When To Plant Okra

Common names: okra, lady's fingers, gumbo Botanical names: Hibiscus esculentus Origin: Africa


Emerald (56 days); Clemson Spineless (58 days); Dwarf Green Long Pod (52 days).

Okra Hibiscus Esculentus

Okra, a member of the cotton and hibiscus family, is an erect, tender annual With hairy stems and large maplelike leaves. It grows from three to six feet tall, and has large flowers that look like yellow hibiscus blossoms with red or purplish centers. When mature, the pods are six to 10 inches long and filled with buckshotlike seeds. Okra is used in Southern cooking, in gumbo or mixed with tomatoes.

Where and when to grow

Okra is very sensitive to cold; the yield decreases with temperatures under 70°f, but it has a short season, which permits it to be grown almost anywhere in the United States. Plant okra from seed in the vegetable garden about four weeks after your average date of last frost. Okra does not grow well in containers.

How to plant

Okra will grow in almost any warm, well-drained soil and needs a place in full sun. When you're preparing the soil, dig in a complete well-balanced fertilizer at the rate of one pound per 100 square feet or 10 pounds per 1,000 square feet. Plant the seeds a half inch to an inch deep in rows 24 to 36 inches apart, and when the seedlings are growing strongly, thin them to stand 12 to 18 inches apart.

Fertilizing and watering

Fertilize before planting and again at midseason, at the same rate as the rest of the garden. Detailed information on fertilizing is given in "Spadework: The

Essential Soil" in Parti.

Keep the plants on the dry side. The stems rot easily in wet or cold conditions.

Special handling

Don't work with okra plants when they're wet. You may get an allergic reaction.


Flea beetles and aphids may visit okra. Spray flea beetles with carbaryl. Pinch out aphid-infested vegetation, control the aphids chemically with Malathion or Diazinon. Detailed Information on pest control is given in "Keeping Your Garden Healthy" in Parti.


Okra may be attacked by verticillium or fusarium wilt. Okra varieties are not resistant to these diseases, but maintaining the general cleanliness and health of your garden will help cut down the incidence of disease. If a plant does become infected, remove it before it can spread disease to healthy plants. Rotate crops to prevent the buildup of diseases in the soil. Detailed information on disease prevention is given in "Keeping Your Garden Healthy" in Part 1.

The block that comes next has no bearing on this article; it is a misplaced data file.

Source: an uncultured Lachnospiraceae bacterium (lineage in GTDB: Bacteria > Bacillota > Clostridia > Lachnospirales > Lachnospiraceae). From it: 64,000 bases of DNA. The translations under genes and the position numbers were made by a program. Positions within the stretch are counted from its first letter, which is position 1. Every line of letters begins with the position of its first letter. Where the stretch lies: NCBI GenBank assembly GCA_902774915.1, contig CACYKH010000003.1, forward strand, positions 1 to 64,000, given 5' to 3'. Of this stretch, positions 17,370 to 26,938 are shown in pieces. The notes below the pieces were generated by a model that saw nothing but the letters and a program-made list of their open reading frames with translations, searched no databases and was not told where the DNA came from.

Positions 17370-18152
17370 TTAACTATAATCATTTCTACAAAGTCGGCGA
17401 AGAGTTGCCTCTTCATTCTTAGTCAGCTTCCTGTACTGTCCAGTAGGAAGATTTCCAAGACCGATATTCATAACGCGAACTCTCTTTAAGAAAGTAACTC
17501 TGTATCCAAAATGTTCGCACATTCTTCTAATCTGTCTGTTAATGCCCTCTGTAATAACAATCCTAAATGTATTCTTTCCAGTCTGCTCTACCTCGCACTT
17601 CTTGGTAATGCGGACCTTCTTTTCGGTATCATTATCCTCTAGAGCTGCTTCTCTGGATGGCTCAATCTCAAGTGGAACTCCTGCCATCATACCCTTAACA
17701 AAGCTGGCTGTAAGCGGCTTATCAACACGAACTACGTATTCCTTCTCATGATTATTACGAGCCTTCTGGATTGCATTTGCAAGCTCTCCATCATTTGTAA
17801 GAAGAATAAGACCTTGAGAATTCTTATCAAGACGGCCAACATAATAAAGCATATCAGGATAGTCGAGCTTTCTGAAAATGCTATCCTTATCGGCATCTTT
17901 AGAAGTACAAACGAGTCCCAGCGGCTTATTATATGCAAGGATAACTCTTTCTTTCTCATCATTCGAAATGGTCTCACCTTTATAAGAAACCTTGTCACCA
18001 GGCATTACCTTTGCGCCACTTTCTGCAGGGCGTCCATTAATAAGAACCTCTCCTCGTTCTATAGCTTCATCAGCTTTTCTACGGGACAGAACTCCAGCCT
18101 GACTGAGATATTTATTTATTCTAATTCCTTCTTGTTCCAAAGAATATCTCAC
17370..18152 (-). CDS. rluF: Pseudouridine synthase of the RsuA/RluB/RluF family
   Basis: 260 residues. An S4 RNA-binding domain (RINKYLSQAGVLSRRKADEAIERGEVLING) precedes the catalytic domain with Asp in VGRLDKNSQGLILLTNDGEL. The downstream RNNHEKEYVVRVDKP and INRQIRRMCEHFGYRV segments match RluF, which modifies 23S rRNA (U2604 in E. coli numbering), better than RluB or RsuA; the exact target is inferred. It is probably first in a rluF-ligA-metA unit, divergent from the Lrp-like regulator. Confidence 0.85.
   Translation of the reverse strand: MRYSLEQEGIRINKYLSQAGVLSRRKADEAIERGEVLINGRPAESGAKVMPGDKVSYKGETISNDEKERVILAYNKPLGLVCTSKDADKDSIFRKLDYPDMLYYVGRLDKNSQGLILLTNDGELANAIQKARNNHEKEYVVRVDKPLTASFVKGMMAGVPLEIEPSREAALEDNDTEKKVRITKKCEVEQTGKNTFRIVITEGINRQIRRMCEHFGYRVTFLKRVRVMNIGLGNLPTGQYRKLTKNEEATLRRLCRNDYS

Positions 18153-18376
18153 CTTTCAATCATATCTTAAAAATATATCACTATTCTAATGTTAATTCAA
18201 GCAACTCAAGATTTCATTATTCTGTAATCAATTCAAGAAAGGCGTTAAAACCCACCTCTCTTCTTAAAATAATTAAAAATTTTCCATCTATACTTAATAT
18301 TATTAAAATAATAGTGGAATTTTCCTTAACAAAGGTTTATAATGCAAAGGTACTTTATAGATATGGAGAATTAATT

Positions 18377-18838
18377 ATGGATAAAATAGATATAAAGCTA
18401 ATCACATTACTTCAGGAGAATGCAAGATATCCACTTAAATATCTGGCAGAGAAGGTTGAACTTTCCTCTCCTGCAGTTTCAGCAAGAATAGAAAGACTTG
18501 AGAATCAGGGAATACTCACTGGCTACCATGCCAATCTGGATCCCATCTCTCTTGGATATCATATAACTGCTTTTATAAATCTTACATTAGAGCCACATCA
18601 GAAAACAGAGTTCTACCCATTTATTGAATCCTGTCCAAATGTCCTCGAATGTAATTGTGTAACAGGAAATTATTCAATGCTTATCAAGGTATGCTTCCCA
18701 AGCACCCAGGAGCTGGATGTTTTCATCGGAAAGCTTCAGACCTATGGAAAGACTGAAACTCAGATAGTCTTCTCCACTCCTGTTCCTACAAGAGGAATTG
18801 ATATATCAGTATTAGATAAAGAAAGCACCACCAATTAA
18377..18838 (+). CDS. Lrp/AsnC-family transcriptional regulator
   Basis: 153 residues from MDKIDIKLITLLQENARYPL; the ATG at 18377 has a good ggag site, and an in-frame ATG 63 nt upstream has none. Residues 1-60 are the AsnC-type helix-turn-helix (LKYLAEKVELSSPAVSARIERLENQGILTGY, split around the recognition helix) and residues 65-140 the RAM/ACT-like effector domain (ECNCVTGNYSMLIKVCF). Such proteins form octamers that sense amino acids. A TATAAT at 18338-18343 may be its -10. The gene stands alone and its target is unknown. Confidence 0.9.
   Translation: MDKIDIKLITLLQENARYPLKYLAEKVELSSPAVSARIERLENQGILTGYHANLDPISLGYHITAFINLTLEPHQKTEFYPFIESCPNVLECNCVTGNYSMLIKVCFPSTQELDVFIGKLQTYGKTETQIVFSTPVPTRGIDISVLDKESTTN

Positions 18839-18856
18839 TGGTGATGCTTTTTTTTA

When and how to harvest

Time from planting to harvest is 50 to 65 days, and a 10-foot row will yield about six pounds of pods. When the plants begin to set their pods, harvest them at least every other day. Pods grow quickly, and unless the older ones are cut off the plant will stop producing new ones. Okra will grow for a year if not killed by frost and if old pods are not left on the plant. Keep picking the pods while they are quite small; when they're only about two inches long they are less gluey. If you let the pods mature you can use them in winter flower arrangements; the pods and the stalks are quite dramatic.

Storing and preserving

Pods will store in the refrigerator for seven to 10 days. You can also freeze, can, or dry them. Detailed information on storing and preserving is given in Part 3,

Serving suggestions

Many people are disappointed because their first mouthful often tastes like buckshot in mucilage. A taste for okra is perhaps an acquired one. Try it in gumbo, mixed with tomatoes, or sauteed.

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